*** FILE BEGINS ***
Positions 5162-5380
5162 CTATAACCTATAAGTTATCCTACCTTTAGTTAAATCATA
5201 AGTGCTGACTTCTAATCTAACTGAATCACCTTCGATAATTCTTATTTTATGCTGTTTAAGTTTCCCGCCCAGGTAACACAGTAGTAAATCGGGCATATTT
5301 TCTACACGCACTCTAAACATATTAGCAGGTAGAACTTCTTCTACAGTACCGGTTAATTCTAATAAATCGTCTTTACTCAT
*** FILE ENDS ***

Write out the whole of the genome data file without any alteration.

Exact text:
Positions 5162-5380
5162 CTATAACCTATAAGTTATCCTACCTTTAGTTAAATCATA
5201 AGTGCTGACTTCTAATCTAACTGAATCACCTTCGATAATTCTTATTTTATGCTGTTTAAGTTTCCCGCCCAGGTAACACAGTAGTAAATCGGGCATATTT
5301 TCTACACGCACTCTAAACATATTAGCAGGTAGAACTTCTTCTACAGTACCGGTTAATTCTAATAAATCGTCTTTACTCAT